NASHVILLE, Tenn. - Nashville Mayor Karl Dean announced Monday that the city will be hiring an independent auditing firm to conduct a full review of the communications contract and related spending for the new downtown convention center.
The news comes on the same day the public relations firm hired to work on the Music City Center project resigned.
The firm McNeely, Pigott & Fox recently came under fire for exceeding the PR budget for the entire project.
The original contract for the PR firm was for $75,000, but the group billed Metro $458,000 for work.
The firm stepped down at a special Metro Council meeting Monday night.
Mark McNeely, of McNeely, Pigott & Fox, said, "We are proud of the work we've done with MDHA, and we don't have any apologies for what we've done for every single one of our clients for the last 22 years."
Wilhoite said, "For you to sit here and say that you don't know that it was going to be higher than the amount, knowing, going in it's gonna be higher than that amount, it's just, to me, I think it's unacceptable."
MDHA Executive Director Phil Ryan said, "In hindsight, believe me, if I had any inkling that it would've caused this kind of concern for you and others, I would've done differently. All I can say is we've learned a hard lesson."
"Questions about spending on this project are valid and deserve to be answered," Dean said in a release issued Monday. "When you're dealing with public money on a public project, the public deserves to know how every dollar is spent. Music City Center is the largest development ever undertaken by Metro. It's vital to our city's future economic growth. We need to move forward with this project in a way that allows the public to have full confidence in how it's being managed."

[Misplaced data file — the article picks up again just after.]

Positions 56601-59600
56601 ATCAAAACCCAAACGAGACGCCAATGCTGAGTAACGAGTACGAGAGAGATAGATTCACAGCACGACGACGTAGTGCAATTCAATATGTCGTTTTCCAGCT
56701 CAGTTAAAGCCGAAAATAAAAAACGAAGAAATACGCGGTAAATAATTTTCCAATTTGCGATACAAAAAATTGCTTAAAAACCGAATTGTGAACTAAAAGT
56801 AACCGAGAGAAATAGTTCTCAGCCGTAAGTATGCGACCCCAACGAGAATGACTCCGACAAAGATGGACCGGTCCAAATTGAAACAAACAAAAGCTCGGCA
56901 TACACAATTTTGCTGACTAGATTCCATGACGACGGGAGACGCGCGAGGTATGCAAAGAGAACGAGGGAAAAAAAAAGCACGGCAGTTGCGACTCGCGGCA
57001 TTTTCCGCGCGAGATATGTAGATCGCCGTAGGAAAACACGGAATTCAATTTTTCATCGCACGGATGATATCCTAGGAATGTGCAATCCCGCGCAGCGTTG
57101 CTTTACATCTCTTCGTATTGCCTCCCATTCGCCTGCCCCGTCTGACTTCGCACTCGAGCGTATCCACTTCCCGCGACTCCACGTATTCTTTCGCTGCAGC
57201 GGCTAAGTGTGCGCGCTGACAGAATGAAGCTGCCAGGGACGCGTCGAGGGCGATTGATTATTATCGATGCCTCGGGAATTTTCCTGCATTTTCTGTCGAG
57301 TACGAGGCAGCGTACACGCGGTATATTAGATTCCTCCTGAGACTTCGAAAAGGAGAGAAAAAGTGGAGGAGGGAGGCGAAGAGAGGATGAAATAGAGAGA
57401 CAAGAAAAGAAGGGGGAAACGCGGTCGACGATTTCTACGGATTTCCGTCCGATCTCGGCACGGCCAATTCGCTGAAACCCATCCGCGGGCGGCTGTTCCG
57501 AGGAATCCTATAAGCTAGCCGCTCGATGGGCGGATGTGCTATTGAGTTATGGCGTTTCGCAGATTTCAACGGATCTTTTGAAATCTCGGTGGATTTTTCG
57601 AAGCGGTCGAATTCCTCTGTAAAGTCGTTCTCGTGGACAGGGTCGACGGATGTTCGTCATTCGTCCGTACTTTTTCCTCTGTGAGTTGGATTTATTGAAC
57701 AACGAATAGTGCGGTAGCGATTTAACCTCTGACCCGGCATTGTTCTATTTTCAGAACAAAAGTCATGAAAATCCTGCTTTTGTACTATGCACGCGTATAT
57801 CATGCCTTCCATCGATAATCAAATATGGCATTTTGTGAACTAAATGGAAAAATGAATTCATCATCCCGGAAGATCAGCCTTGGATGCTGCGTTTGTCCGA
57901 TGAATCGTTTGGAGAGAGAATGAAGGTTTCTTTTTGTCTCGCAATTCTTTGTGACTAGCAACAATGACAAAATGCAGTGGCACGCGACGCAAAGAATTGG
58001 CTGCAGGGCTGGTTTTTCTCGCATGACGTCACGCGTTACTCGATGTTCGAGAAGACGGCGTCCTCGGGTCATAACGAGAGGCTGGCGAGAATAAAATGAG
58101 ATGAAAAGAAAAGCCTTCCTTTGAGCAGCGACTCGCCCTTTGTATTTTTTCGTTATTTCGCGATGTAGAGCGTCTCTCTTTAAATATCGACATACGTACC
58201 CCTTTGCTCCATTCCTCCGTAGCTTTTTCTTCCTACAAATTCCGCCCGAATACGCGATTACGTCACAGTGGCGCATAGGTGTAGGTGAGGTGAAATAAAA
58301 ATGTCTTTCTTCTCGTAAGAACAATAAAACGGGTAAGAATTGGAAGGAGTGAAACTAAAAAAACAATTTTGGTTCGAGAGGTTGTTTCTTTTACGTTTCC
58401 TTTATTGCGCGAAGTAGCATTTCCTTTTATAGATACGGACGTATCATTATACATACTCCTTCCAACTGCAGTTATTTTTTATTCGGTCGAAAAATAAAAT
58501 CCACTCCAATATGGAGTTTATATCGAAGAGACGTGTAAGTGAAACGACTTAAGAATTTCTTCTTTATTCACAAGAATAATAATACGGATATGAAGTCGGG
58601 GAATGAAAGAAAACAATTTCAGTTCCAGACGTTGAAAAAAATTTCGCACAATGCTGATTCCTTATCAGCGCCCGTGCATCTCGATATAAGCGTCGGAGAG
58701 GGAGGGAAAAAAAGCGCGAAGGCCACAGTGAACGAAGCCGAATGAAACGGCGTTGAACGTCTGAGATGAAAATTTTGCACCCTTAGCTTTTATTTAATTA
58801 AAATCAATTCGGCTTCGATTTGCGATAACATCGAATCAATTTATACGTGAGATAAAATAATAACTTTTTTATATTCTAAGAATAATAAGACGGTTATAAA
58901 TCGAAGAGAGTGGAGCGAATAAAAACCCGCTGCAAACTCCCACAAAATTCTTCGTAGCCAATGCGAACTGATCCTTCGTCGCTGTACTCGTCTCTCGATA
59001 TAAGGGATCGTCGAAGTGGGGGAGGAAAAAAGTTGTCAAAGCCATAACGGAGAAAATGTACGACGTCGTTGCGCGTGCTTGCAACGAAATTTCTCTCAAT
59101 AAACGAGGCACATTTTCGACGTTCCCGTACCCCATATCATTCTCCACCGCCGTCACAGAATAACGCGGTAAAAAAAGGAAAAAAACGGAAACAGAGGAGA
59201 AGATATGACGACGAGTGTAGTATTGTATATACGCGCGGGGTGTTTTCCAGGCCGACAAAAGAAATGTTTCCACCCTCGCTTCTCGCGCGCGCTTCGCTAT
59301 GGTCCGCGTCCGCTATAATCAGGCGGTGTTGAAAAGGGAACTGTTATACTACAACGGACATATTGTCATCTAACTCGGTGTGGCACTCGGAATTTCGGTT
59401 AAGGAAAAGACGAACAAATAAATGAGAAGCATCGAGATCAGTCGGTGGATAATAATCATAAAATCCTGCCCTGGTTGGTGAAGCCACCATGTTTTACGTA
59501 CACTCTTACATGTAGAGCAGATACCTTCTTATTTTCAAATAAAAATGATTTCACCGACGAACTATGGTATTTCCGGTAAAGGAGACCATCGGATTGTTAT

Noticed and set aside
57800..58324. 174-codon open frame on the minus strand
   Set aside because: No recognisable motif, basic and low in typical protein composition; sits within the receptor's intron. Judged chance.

In addition, Dean's administration filed legislation last week to create a Convention Center Authority.
The authority will provide strong public oversight through a nine-member board appointed by the mayor and confirmed by the Metro Council.
The timetable for construction on the Music City Center was also discussed during the meeting Monday night.
When complete, the $635 million Music City Center will sit on 15 acres downtown, stretching from 5th Avenue to 8th Avenue, and from Demonbreun to Korean Veterans Parkway.
A 40-story, 1,000-room Marriott Marquis with 100,000 square feet of meeting space, ballrooms, restaurants and retail areas is also planned for the area and will sit adjacent to the convention center.